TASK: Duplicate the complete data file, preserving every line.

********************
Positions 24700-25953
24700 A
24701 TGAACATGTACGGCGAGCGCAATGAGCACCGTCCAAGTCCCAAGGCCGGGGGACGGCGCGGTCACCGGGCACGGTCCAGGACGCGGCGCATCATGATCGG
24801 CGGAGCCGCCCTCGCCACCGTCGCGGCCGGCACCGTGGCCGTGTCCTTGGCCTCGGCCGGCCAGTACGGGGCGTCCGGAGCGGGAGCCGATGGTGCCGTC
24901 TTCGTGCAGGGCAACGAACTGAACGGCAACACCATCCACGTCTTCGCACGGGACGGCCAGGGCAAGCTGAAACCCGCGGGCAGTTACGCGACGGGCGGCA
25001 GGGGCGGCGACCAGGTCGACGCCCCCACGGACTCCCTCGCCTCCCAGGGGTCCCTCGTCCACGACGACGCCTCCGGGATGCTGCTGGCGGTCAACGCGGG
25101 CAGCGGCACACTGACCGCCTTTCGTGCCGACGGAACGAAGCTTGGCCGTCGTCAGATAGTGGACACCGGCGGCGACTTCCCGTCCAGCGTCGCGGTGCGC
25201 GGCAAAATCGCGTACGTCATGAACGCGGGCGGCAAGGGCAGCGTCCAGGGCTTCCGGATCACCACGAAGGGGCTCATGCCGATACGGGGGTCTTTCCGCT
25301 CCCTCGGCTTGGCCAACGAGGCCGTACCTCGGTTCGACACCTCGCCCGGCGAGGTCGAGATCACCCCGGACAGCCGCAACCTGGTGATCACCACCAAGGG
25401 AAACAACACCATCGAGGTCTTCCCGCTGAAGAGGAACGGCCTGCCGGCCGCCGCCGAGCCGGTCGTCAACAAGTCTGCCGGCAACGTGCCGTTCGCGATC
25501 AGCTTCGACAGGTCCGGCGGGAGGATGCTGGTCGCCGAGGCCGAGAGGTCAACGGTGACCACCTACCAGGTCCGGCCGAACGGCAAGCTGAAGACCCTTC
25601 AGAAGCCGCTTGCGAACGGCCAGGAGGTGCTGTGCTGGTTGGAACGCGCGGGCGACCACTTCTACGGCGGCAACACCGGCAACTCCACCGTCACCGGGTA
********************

Positions 24700-25953
24700 A
24701 TGAACATGTACGGCGAGCGCAATGAGCACCGTCCAAGTCCCAAGGCCGGGGGACGGCGCGGTCACCGGGCACGGTCCAGGACGCGGCGCATCATGATCGG
24801 CGGAGCCGCCCTCGCCACCGTCGCGGCCGGCACCGTGGCCGTGTCCTTGGCCTCGGCCGGCCAGTACGGGGCGTCCGGAGCGGGAGCCGATGGTGCCGTC
24901 TTCGTGCAGGGCAACGAACTGAACGGCAACACCATCCACGTCTTCGCACGGGACGGCCAGGGCAAGCTGAAACCCGCGGGCAGTTACGCGACGGGCGGCA
25001 GGGGCGGCGACCAGGTCGACGCCCCCACGGACTCCCTCGCCTCCCAGGGGTCCCTCGTCCACGACGACGCCTCCGGGATGCTGCTGGCGGTCAACGCGGG
25101 CAGCGGCACACTGACCGCCTTTCGTGCCGACGGAACGAAGCTTGGCCGTCGTCAGATAGTGGACACCGGCGGCGACTTCCCGTCCAGCGTCGCGGTGCGC
25201 GGCAAAATCGCGTACGTCATGAACGCGGGCGGCAAGGGCAGCGTCCAGGGCTTCCGGATCACCACGAAGGGGCTCATGCCGATACGGGGGTCTTTCCGCT
25301 CCCTCGGCTTGGCCAACGAGGCCGTACCTCGGTTCGACACCTCGCCCGGCGAGGTCGAGATCACCCCGGACAGCCGCAACCTGGTGATCACCACCAAGGG
25401 AAACAACACCATCGAGGTCTTCCCGCTGAAGAGGAACGGCCTGCCGGCCGCCGCCGAGCCGGTCGTCAACAAGTCTGCCGGCAACGTGCCGTTCGCGATC
25501 AGCTTCGACAGGTCCGGCGGGAGGATGCTGGTCGCCGAGGCCGAGAGGTCAACGGTGACCACCTACCAGGTCCGGCCGAACGGCAAGCTGAAGACCCTTC
25601 AGAAGCCGCTTGCGAACGGCCAGGAGGTGCTGTGCTGGTTGGAACGCGCGGGCGACCACTTCTACGGCGGCAACACCGGCAACTCCACCGTCACCGGGTA